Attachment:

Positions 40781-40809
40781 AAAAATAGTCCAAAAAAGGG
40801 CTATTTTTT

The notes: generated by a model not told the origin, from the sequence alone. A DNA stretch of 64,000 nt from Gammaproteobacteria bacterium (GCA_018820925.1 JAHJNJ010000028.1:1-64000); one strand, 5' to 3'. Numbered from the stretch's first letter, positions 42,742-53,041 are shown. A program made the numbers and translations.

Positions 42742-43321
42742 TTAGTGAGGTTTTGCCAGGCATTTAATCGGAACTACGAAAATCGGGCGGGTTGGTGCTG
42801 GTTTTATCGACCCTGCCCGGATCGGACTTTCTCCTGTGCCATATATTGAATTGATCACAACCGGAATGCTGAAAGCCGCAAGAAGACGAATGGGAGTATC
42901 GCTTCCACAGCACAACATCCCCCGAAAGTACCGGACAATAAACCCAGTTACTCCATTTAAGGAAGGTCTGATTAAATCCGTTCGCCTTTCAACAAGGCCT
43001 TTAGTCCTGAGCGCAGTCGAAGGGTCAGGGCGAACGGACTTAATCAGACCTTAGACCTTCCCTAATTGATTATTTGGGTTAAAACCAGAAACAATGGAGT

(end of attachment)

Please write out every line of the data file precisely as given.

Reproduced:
Positions 40781-40809
40781 AAAAATAGTCCAAAAAAGGG
40801 CTATTTTTT

The notes: generated by a model not told the origin, from the sequence alone. A DNA stretch of 64,000 nt from Gammaproteobacteria bacterium (GCA_018820925.1 JAHJNJ010000028.1:1-64000); one strand, 5' to 3'. Numbered from the stretch's first letter, positions 42,742-53,041 are shown. A program made the numbers and translations.

Positions 42742-43321
42742 TTAGTGAGGTTTTGCCAGGCATTTAATCGGAACTACGAAAATCGGGCGGGTTGGTGCTG
42801 GTTTTATCGACCCTGCCCGGATCGGACTTTCTCCTGTGCCATATATTGAATTGATCACAACCGGAATGCTGAAAGCCGCAAGAAGACGAATGGGAGTATC
42901 GCTTCCACAGCACAACATCCCCCGAAAGTACCGGACAATAAACCCAGTTACTCCATTTAAGGAAGGTCTGATTAAATCCGTTCGCCTTTCAACAAGGCCT
43001 TTAGTCCTGAGCGCAGTCGAAGGGTCAGGGCGAACGGACTTAATCAGACCTTAGACCTTCCCTAATTGATTATTTGGGTTAAAACCAGAAACAATGGAGT